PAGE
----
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Forum Online

 

New work & commentary

Our guest writers — scholars, poets, essayists, novelists, students, educators — engage with the programming at the Forum and contribute to timely topics and conversations.

Listening for Surrealist Ethnography

On November 15, 2017, Jay Hammond and the Forum for Scholars and Publics hosted a reading and performance by Eugene Chadbourne and friends.

Chadbourne kicked off the event by reading passages from his tome Dreamory and was joined on stage by David Menestres and members of his family band, The 13 Society. Hammond reflects on the evening.

The Black Atlantic Festival 2018

The music of the Black Atlantic is our global soundtrack.

Doctoral students from a range of disciplines in Laurent Dubois’ class on the Black Atlantic have produced a guide to the context of the Black Atlantic music festival.

The Borders Beyond the Border Experience

The class began with a question: how can we understand the voices we are exposed to at Duke, as well as the surrounding community in Durham?

More importantly, how can we better understand and respectfully represent the voices of Latinx individuals and groups we interact with?

How Jonathan Demme Walked the Walk in Haiti

Jonathan Demme, who died last week at age 73, was best known to American audiences as the Academy Award-winning director of The Silence of the Lambs and Philadelphia.

But to those who knew him in Haiti and the Haitian diaspora, Demme was an ardent and unwavering advocate of human rights and democracy in Haiti.

The Possibility of a Public

On March 3, 2017, the Forum for Scholars and Publics hosted a conversation between Corey Robin and Jed Purdy about the purpose and promise of public intellectuals in the United States today.

Scholar/activist Peter Pihos reflects on the discussion and its intersection with his own recent experiences.

Generous Listening

“You know how you’re not supposed to be thinking while the other person is talking, right? You’re supposed to be listening.” Julia Roxanne Wallace, a participant in our discussion about archiving LGBTQ+ lives, laughed as she acknowledged the challenge of being a good panelist.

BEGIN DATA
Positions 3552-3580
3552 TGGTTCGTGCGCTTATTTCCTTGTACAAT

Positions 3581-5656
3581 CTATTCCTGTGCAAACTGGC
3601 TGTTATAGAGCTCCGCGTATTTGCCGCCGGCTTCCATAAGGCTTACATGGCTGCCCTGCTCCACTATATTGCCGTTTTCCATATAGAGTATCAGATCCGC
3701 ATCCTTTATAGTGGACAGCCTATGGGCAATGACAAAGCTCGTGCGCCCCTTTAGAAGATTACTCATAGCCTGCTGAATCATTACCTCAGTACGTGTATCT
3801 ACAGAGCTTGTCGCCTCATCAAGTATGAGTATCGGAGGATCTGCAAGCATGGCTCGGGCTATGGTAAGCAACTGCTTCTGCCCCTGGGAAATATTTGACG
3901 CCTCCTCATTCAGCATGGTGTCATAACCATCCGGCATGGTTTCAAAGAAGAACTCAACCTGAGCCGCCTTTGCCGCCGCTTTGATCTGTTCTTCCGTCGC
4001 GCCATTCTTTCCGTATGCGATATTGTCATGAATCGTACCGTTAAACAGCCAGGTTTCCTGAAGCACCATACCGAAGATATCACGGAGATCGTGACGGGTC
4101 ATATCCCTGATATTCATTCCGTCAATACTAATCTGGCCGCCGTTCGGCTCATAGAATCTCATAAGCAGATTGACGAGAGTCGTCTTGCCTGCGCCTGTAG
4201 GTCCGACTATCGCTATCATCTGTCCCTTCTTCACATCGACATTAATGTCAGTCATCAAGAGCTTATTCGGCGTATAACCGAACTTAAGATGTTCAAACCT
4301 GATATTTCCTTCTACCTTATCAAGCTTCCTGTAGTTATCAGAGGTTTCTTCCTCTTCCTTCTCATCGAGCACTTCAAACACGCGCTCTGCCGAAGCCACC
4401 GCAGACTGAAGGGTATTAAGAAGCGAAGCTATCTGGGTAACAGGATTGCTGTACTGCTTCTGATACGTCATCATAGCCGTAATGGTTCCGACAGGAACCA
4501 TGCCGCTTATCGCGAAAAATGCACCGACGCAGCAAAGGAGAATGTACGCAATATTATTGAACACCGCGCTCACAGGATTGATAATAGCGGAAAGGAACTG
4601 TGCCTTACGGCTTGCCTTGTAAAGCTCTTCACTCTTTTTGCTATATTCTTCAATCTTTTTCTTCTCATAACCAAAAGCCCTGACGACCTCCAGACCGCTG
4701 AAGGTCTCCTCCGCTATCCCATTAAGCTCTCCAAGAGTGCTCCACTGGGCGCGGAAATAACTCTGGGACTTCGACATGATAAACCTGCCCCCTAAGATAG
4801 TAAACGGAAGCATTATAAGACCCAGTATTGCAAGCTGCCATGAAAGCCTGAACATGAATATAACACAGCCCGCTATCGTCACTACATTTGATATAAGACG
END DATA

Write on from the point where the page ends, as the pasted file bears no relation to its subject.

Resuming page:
By prefacing her remarks with this comment, she shared openly something most of us struggle with internally – how to be attentive listeners AND be prepared to contribute an insightful comment when our turn comes.

A Musical Passage Across Time and Place

In Musical Passage: Voyage to 1688 Jamaica, historian Laurent Dubois, composer David K. Garner, and literary scholar Mary Caton Lingold tell the story of a travel document and provide recordings that interpret the fascinating music unexpectedly found within its pages.

They highlight the role of “Mr. Baptiste,” the unknown musician tasked with the writing of the notation, arguing that he may have been a freed black performer native to the colonies, and a composer.

Forces of Change against Forces of Death: The Jean Rabel Massacre in the Radio Haiti Archives

Laura Wagner draws on documents and recordings from the Radio Haiti Archive to guide us through the tragic story of the Jean Rabel Massacre in northwest Haiti, which began on July 23, 1987.

Wagner, a scholar of Haitian history and culture, demonstrates how the materials in these archives can give us, nearly 30 years later, insights into how events were being experienced and analyzed in real time.

Crossing Borders: Experience, Scholarship, and Art

On March 30, 2016, the Forum for Scholars and Publics was privileged to host a discussion about the Dominican Republic and Haiti, featuring Évelyne Trouillot, Edward Paulino, and Samantha Galarza, and moderated by Duke doctoral student Nehanda Loiseau.

The 90-minute discussion covered a broad range of topics including history, language, travel, research, representation, family, identity, politics, literature, and translation.